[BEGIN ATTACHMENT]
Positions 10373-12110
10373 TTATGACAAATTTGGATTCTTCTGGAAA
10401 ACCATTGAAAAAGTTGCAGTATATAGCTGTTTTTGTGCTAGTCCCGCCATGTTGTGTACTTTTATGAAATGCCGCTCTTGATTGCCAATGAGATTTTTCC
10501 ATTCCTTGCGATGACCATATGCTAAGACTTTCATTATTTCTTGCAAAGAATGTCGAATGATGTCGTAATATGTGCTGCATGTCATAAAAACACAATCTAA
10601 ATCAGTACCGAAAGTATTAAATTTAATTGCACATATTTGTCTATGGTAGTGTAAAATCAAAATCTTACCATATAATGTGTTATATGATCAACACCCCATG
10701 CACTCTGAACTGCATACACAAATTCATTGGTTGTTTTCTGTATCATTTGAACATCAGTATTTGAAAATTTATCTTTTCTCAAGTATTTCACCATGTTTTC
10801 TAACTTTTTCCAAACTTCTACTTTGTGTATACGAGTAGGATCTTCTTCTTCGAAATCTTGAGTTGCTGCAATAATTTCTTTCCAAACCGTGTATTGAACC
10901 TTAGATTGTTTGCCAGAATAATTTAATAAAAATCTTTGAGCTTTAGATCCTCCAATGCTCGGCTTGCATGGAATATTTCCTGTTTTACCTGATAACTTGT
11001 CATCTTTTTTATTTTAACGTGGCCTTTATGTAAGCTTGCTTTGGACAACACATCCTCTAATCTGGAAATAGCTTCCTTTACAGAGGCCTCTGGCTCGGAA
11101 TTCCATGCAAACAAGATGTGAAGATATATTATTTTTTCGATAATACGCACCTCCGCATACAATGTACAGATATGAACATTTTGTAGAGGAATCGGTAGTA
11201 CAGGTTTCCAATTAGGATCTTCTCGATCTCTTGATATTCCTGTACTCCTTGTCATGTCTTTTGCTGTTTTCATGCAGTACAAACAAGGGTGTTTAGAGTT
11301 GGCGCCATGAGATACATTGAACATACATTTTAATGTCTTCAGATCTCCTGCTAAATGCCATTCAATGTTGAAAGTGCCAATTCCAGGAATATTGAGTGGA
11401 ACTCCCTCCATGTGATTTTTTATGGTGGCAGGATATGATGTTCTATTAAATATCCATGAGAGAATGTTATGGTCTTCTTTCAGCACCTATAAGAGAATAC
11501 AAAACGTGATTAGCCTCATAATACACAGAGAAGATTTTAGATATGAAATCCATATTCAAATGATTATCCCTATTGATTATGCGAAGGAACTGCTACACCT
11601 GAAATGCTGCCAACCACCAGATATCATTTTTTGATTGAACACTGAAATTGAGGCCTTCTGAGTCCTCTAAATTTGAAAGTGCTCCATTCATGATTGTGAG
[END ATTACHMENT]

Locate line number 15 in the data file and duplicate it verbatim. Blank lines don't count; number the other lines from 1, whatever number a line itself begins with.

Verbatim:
11601 GAAATGCTGCCAACCACCAGATATCATTTTTTGATTGAACACTGAAATTGAGGCCTTCTGAGTCCTCTAAATTTGAAAGTGCTCCATTCATGATTGTGAG